The flat EQ response that you get at noon is best for generating authentic overdriven-amp tones at lower volumes. Hooking up a Telecaster and a ’68 Bassman and setting the Extortion’s drive around 8 o’clock dusts the output with a touch of grit. Rolling the drive up to 1 o’clock, though, had the Bassman exhaling serious dirt—similar to what the amp alone would generate with its volume around 6 or 7.

Pulling back tone to 7 o’clock darkens the prevailing shade of that overdrive setting significantly, and the resultant scooped mids and boosted bass frequencies, paired with the Bassman’s darkish 6L6 circuit, delivered the grinding, high-and-dry desert rock rhythms you hear in Queens of the Stone Age’s “If Only.” On the opposite end of the tone spectrum, positioning tone at 2 o’clock gave me a nice midrange bite, with a very distinct top end that cut through the clamor of a 5-piece rock band. Dialing back the drive in this setting also enabled a simple volume boost that’s a perfect match for mid-spiked tones—especially if you need to generate force behind a lead with a clean amp. The Extortion has the wonderful capacity for conjuring grit while remaining fairly transparent. I was also surprised by the lack of background noise with the distortion engaged, and you’re rarely subject to the hayride of feedback that you get from many pedals with this gain capacity.

Ratings

Pros:
Lots of tonal possibilities. Good sound clarity and transparency.

Cons:
Using both channels is slightly limited due to the shared drive and level controls.

Tones:

Playability/Ease of Use:

Build/Design:

Value:

Street:
$199

Company
ztamplifiers.com

But let’s get back to the spectral DSP knob and its impressive ability to shape the Extortion’s distortion tones—even into extreme fuzz territories. Switching to a Les Paul, I dropped DSP and tone to 11 o’clock and pushed drive up to 4 o’clock. Surprisingly, this put me squarely in “Satisfaction”-style Maestro Fuzz Tone regions.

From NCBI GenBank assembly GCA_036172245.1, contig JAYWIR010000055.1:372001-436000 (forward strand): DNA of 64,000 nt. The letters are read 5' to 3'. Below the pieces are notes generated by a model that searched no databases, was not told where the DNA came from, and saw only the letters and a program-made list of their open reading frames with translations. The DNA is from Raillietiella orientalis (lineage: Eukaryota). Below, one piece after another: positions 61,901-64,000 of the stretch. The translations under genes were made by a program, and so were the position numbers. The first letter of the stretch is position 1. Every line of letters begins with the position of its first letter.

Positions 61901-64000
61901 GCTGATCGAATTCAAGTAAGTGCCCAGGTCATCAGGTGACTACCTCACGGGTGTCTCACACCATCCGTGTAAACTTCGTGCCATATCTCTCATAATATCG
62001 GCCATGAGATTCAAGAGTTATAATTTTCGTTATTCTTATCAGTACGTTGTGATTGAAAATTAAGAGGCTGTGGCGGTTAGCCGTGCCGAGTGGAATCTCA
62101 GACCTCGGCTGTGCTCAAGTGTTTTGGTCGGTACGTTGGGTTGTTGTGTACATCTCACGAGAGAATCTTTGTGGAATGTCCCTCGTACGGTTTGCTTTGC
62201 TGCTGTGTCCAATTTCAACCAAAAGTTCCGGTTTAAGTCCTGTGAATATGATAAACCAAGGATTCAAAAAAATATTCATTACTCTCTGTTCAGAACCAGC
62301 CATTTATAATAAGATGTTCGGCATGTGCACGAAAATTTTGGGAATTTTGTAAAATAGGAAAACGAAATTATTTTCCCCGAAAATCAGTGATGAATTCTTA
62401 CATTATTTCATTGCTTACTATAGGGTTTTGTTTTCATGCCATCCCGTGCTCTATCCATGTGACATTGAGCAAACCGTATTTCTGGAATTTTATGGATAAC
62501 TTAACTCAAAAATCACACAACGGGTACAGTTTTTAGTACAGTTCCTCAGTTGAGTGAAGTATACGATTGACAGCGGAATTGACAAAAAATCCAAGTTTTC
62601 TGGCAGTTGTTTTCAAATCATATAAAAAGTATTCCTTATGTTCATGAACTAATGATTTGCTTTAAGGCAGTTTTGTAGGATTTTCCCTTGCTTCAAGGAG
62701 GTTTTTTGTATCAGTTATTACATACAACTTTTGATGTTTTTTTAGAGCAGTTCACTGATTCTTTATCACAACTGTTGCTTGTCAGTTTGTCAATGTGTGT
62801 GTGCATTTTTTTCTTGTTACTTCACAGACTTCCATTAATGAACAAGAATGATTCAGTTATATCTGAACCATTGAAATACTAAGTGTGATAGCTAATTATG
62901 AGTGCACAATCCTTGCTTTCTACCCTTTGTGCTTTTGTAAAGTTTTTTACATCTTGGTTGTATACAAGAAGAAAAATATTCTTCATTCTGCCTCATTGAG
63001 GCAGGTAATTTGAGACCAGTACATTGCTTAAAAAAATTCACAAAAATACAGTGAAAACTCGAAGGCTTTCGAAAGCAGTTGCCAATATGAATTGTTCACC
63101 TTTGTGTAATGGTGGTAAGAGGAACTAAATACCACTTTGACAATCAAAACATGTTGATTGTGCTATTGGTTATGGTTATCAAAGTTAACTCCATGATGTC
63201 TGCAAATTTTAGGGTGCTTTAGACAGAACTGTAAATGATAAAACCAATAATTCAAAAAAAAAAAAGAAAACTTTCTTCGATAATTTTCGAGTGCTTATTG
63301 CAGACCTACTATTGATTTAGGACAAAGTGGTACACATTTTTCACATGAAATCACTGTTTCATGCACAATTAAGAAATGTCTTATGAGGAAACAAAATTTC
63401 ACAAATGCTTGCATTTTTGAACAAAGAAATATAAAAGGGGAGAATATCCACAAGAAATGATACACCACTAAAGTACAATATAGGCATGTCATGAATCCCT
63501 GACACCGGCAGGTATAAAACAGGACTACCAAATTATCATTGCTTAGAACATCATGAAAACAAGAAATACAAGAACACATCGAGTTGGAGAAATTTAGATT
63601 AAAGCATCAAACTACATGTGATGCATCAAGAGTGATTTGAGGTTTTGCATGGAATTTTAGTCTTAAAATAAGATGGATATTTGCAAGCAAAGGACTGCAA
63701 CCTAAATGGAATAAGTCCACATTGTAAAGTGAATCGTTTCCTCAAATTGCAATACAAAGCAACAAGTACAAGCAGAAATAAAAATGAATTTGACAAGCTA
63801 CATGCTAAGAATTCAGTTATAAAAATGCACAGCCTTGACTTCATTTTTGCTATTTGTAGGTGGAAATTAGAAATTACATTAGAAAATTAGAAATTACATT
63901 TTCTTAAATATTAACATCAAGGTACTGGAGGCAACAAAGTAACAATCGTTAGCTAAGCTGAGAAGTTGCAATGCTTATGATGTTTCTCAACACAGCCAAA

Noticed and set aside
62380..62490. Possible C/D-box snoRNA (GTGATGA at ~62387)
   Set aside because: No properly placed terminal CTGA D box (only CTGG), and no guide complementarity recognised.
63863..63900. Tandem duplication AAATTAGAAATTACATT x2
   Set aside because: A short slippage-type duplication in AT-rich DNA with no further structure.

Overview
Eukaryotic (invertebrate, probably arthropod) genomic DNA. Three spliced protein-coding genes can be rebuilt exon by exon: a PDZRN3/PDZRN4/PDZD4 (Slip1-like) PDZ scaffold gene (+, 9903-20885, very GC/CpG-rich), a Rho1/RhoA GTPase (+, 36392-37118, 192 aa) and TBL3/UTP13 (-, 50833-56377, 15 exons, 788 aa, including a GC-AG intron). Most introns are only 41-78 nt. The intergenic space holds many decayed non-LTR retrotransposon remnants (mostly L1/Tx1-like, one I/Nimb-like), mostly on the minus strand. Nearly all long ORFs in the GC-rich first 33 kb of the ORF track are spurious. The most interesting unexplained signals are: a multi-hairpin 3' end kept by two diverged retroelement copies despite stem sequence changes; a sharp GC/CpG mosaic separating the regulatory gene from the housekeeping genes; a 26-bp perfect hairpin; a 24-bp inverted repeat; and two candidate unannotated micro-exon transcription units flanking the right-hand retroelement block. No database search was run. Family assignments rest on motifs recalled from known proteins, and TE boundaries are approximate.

With the higher headroom of an Orange OR50 in the mix, spectral DSP demonstrated even greater range. With DSP rolled completely clockwise, the output was very compressed, lent a nice heft to the low end, and generated some pretty sizzling trebles—perfect for aggressive metal, especially galloping, palm-muted riffs. Because the tone control continues to affect the signal with spectral DSP on, you essentially have two EQ forces shaping your signal. And when my Les Paul’s neck humbucker became muddied with scooped mids, a clockwise turn of tone helped lend definition without sacrificing an ounce of crunch.

The Verdict
The ZT Extortion Expressive Distortion is an exceptional overdrive/distortion combo that gives you a ton of tone combinations under one roof. It’s a great foundation for dirtying up a clean amp or driving high-gain output, but the DSP distortion also makes it capable of fuzzy sustain or high-gain growl that still sits well with the analog distortion. It’s surprising how much ground this thing can cover—and cover it well. The Extortion is certainly no one-trick pony. The $199 street price isn’t terrible, considering that two distortions of comparable quality—which you might need to achieve the breadth of tones you get from the standard distortion and spectral DSP running together—could run significantly more. If you’re feeling as though your dirt box is a bit one-dimensional, the varied, transparent, and huge-sounding Extortion is highly recommended.